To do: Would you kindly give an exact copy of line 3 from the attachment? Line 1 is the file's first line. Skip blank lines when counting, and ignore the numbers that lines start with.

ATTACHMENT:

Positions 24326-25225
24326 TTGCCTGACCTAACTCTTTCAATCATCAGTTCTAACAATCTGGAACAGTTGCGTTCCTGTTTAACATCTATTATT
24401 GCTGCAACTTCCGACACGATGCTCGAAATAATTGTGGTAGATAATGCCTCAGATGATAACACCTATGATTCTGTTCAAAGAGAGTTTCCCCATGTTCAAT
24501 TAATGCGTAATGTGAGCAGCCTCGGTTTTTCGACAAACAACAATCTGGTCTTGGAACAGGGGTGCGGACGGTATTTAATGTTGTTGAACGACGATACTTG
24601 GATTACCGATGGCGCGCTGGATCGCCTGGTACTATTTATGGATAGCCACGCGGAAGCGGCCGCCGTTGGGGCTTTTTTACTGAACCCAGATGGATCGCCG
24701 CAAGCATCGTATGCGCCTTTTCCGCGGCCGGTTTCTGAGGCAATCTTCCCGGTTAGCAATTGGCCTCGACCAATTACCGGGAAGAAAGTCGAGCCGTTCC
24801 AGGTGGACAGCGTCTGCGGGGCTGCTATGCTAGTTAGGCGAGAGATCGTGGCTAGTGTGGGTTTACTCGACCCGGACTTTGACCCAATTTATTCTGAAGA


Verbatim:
24401 GCTGCAACTTCCGACACGATGCTCGAAATAATTGTGGTAGATAATGCCTCAGATGATAACACCTATGATTCTGTTCAAAGAGAGTTTCCCCATGTTCAAT